The Burger Stand is known for their namesake and those crazy good truffle fries. But have you caught them on a night when the ice cream machine is up and running? The milkshakes, both alcoholic and non, are a treat to behold. It’s almost enough fun just to read through the menu of unique flavors, but when the frosted glass slides your way, you’ll be glad you picked one.

Lawrence is nothing if not unique, and I think having a food truck that serves Crème Brulee certainly fits that vibe. If you’re lucky enough to find Torched Goodness at a festival or around town, you will not be disappointed. Flavors range from salted caramel to chipotle infused chocolate with a little orange blossom and white raspberry in between. Check the truck’s Twitter for location updates so you can watch your very own Crème Brulee torched before your eyes.

We’ve touched on a few of the delectable desserts around town, but there are sweets aplenty all around town. Ask your Stephens agent for their personal recommendation. And when you’re ready to buy or sell your home, call us first. We know Lawrence and we’re ready to help.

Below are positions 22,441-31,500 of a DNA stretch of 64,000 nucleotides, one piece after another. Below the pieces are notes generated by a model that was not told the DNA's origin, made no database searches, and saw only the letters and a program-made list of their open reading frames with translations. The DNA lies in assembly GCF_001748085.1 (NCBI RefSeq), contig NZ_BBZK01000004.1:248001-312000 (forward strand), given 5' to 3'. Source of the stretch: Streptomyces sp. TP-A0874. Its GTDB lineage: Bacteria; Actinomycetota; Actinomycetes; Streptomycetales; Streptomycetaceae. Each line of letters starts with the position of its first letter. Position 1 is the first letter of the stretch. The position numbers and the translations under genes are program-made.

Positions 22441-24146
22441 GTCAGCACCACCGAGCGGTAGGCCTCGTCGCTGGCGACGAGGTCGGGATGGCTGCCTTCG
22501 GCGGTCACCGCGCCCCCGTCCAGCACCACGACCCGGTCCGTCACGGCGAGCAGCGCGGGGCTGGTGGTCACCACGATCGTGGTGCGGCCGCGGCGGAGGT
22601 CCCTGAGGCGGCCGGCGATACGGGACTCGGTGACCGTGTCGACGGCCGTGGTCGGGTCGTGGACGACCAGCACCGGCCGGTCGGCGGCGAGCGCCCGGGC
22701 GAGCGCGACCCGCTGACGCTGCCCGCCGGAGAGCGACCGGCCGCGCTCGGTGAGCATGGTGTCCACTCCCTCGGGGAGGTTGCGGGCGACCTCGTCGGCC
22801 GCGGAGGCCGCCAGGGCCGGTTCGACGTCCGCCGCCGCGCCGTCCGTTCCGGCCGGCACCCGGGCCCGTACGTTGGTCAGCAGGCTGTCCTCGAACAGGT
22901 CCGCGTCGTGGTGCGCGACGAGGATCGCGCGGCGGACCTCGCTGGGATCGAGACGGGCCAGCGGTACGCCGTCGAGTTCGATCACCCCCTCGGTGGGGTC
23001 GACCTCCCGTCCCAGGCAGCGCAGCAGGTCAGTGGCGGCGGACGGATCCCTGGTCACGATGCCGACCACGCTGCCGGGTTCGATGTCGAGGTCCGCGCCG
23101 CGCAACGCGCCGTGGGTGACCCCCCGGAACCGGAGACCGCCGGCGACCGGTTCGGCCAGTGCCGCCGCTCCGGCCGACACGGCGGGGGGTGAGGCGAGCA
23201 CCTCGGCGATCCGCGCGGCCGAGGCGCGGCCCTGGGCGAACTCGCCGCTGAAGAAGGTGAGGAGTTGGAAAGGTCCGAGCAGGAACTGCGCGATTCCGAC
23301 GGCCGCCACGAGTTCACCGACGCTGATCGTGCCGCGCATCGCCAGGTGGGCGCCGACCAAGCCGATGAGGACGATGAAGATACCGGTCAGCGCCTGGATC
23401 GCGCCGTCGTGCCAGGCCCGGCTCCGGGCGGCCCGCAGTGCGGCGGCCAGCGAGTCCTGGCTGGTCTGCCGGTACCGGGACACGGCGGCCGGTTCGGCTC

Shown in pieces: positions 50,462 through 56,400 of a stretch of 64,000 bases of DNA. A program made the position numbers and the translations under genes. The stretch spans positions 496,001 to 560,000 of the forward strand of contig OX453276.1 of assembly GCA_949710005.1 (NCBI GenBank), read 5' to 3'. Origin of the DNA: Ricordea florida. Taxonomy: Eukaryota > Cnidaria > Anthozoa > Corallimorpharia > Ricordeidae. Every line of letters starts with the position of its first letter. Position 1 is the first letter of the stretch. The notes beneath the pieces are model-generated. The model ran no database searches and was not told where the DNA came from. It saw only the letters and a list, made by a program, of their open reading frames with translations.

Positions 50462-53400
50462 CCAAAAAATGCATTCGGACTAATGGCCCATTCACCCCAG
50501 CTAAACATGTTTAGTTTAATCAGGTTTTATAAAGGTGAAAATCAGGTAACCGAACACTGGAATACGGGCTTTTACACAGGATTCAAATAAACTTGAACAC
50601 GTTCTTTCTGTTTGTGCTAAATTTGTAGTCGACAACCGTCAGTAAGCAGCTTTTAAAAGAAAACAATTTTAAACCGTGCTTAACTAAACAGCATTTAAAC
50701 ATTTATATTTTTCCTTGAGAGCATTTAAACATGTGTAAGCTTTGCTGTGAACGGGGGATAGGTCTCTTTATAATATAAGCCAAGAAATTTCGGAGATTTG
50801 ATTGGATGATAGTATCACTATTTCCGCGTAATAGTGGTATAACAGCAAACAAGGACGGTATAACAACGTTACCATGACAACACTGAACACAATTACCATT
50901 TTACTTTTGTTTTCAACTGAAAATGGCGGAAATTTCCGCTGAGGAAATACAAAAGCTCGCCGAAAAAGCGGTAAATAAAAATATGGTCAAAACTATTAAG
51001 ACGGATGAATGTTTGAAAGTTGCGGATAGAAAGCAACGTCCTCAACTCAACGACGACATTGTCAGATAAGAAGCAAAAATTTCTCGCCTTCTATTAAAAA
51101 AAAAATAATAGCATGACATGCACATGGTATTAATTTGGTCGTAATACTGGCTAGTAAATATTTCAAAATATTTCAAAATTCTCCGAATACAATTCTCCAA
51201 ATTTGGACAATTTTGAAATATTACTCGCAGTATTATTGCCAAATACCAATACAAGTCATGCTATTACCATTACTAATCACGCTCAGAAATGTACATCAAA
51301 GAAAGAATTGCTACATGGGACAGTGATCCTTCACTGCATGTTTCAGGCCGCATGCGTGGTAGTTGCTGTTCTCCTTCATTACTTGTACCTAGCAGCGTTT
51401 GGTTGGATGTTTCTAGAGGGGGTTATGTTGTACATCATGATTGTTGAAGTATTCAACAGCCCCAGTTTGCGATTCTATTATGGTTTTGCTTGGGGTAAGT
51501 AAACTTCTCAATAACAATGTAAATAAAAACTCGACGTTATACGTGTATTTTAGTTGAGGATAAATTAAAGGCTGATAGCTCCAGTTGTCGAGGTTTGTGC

Some spirits just find it hard to leave Lawrence. Who can blame them?

(Content thanks to www.unmistakablylawrence.com)

With a pre-Civil War history as fiery and volatile as ours, Lawrence has more than a few ghosts and haunts. In fact, Lawrence’s history of urban legends is exactly why Eric Kripke, creator of the cult drama, Supernatural, chose Lawrence as the birthplace of evil fighting adventurers, Sam and Dean Winchester. (We see you, Supernatural fans).

Eldridge Hotel - Colonel Shalor Eldridge rebuilt the Eldridge hotel TWICE! The original Free State Hotel was attacked and burned in 1856, rebuilt then burned to the ground again during Quantrill’s Raid in 1863. Col. Eldridge has been making his presence felt at The Eldridge since his death, especially in room 506 which holds one of the original building’s cornerstones. (Some say the cornerstone is a portal to the spirit world.) Be sure to check out the picture at the front desk and decide for yourself if that’s an apparition you see in the elevator (another hot spot for paranormal activity). According to legend, the Colonel’s chair has been sitting in storage, unmoved for years… but it never collects dust!